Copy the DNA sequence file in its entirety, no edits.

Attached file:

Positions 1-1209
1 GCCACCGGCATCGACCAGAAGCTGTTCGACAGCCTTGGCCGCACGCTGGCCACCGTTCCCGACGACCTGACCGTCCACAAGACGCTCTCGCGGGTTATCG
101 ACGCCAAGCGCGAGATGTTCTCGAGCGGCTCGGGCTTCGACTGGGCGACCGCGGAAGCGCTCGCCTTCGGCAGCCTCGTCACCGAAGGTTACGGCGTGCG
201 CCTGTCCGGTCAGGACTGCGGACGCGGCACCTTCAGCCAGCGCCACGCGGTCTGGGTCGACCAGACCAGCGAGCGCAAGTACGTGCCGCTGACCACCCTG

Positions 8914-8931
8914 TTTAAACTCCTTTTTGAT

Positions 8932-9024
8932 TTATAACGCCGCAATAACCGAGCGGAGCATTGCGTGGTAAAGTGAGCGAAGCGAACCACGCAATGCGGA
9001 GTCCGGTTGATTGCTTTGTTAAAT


Positions 1-1209
1 GCCACCGGCATCGACCAGAAGCTGTTCGACAGCCTTGGCCGCACGCTGGCCACCGTTCCCGACGACCTGACCGTCCACAAGACGCTCTCGCGGGTTATCG
101 ACGCCAAGCGCGAGATGTTCTCGAGCGGCTCGGGCTTCGACTGGGCGACCGCGGAAGCGCTCGCCTTCGGCAGCCTCGTCACCGAAGGTTACGGCGTGCG
201 CCTGTCCGGTCAGGACTGCGGACGCGGCACCTTCAGCCAGCGCCACGCGGTCTGGGTCGACCAGACCAGCGAGCGCAAGTACGTGCCGCTGACCACCCTG

Positions 8914-8931
8914 TTTAAACTCCTTTTTGAT

Positions 8932-9024
8932 TTATAACGCCGCAATAACCGAGCGGAGCATTGCGTGGTAAAGTGAGCGAAGCGAACCACGCAATGCGGA
9001 GTCCGGTTGATTGCTTTGTTAAAT